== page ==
Last year, UnitedHealthcare announced a partnership with Konami to bring the classroom version of its DanceDanceRevolution exergame to a pilot group of schoolchildren in Florida, Georgia, and Texas. Now UnitedHealthcare is continuing that pilot, adding a fourth school in Southern California. The company is also starting a new pilot with another big name in the kids’ digital health space — social activity tracker platform Zamzee.
“We provide health and wellbeing services for millions and millions of kids throughout the country,” UnitedHealth Group VP of Innovation and R&D Nick Martin told MobiHealthNews. “So anything we can do to help get them engaged in their health — whether it be through a program such as this, or through other health and wellness programs we offer through the employers their parents work with, or the services we offer through healthcare providers — all of those things can make a tremendous impact on getting kids active, knowledgable, and getting them to be better caretakers of their health, better engaged.”
The pilot will be rolled out in three schools among a total of 60 children and their parents, with the first, near Atlanta, Georgia, launching next week. It will be supported by the UnitedHealth Foundation and integrated into UnitedHealthcare’s existing family wellness program called Join for Me.
“I think the alignment of Join For Me as one evidenced-based program and Zamzee as another evidence-based program is a great complementary experiment,” Zamzee CEO Lance Henderson told MobiHealthNews. “The other thing that differentiates Zamzee in the field is that we’ve got this deep research about our impact, and presumably that’s what matters to the healthcare payers, that what they’re spending money on actually works and I think this partnership has a lot of promise to demonstrate that and be a little bit game changing at how United and others look at investing in those kinds of programs.”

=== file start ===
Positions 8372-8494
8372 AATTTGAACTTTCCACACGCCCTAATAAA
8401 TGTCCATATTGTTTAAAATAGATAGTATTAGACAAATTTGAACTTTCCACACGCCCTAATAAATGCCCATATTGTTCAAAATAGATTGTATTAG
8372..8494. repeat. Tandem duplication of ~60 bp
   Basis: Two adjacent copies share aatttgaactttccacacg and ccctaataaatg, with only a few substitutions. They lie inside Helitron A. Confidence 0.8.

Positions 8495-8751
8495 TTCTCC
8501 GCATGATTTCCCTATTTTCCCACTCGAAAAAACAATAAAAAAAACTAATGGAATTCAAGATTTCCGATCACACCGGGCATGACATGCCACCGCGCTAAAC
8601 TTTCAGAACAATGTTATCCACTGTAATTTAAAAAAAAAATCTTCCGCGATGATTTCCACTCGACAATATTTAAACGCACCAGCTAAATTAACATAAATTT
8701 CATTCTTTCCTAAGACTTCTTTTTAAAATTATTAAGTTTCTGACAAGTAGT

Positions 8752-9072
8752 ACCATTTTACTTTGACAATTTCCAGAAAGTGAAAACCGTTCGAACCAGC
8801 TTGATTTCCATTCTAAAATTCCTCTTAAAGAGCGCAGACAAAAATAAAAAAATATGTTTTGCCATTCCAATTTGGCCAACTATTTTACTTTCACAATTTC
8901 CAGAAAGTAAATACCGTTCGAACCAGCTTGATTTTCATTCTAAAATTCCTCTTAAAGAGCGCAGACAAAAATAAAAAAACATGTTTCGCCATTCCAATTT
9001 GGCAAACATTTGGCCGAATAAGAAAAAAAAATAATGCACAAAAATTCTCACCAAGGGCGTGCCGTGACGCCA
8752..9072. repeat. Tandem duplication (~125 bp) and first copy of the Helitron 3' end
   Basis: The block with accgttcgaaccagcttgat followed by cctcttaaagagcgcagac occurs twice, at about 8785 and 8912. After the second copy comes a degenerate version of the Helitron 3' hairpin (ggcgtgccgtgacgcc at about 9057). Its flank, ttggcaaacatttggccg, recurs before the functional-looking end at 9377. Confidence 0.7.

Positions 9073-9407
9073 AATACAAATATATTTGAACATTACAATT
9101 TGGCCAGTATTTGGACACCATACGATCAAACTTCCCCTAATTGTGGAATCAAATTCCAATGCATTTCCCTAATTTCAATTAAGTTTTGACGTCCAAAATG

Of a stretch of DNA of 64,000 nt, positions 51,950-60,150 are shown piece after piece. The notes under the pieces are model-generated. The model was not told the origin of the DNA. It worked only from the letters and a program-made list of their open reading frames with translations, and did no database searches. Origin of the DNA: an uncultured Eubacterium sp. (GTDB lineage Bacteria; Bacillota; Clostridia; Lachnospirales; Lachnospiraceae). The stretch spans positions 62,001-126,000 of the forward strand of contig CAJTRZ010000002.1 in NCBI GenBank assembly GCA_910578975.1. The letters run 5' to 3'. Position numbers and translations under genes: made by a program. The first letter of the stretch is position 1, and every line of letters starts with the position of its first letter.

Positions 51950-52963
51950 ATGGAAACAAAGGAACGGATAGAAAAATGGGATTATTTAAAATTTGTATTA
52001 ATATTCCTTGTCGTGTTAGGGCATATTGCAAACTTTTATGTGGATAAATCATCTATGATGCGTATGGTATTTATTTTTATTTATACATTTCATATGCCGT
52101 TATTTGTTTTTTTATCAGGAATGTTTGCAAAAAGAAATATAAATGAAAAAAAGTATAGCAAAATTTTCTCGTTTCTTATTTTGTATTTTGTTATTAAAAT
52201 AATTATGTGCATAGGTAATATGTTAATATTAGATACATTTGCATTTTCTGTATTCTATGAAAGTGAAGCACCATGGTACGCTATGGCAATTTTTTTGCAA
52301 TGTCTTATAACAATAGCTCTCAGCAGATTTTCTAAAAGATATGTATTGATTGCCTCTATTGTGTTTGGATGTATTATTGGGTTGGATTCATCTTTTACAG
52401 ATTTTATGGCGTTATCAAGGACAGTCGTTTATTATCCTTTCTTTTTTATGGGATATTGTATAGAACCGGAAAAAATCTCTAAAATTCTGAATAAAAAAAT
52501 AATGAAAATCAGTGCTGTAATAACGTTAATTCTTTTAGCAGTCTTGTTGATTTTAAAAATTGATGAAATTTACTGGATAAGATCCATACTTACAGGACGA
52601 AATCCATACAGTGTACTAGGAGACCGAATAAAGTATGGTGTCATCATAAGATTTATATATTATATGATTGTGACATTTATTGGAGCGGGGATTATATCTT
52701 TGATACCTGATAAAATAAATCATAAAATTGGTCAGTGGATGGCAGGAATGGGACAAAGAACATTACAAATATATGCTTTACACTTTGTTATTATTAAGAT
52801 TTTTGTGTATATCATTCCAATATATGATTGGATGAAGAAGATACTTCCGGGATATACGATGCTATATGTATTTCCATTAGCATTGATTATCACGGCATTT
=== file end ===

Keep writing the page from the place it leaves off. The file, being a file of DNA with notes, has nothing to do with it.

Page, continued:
Join for Me is a 12-month community program geared towards helping overweight and obese 6 to 17-year-olds lose weight and reduce their risk of Type 2 diabetes. According to Henderson, Zamzee activity trackers will be given to both children and parents to help encourage movement and activity while participants are at home or school and away from the YMCA-based program. The pilot will collect data comparing kids who used Zamzee with other kids in the Join for Me program.
Henderson said UnitedHealthcare’s willingness to focus not only on prevention, but also on prevention for kids, was heartening in terms of changing how the healthcare industry thinks about payment.
“People all get that it doesn’t make sense to spend $2,500 on bariatric surgery for a kid when you can invest in a $30 Zamzee device that will prevent them from ever getting to that point,” he said. “Our healthcare system is more than willing to pay for bariatric surgery, but finds it hard to pay for the $30 prevention device. And that’s where we, as a social enterprise, are trying to move the needle. And we’re very upfront as we start these pilots that that’s what our interest is.”
Henderson told MobiHealthNews that 2014 will be a year focused on scale for Zamzee, and one where the company will start to identify not just as a “kids tracker” company but as a family tracker company. That could involve redesigning Zamzee’s hardware, or adding a mobile component, something Zamzee has historically been hesitant to do.
“While we started as a kid product, we see so many places where the engagement and the success really is at the family level,” he said. “I think our mobile strategy is going to be looking at Mom’s phone and how Mom’s phone extends the Zamzee experience as kids go out to play or go out to work.”
Henderson suggested that in the longterm — beyond 2014 — that family approach could even lead Zamzee into the corporate wellness space in the future.